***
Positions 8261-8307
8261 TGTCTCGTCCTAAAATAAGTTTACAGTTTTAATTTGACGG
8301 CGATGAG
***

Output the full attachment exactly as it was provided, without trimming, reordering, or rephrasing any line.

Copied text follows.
Positions 8261-8307
8261 TGTCTCGTCCTAAAATAAGTTTACAGTTTTAATTTGACGG
8301 CGATGAG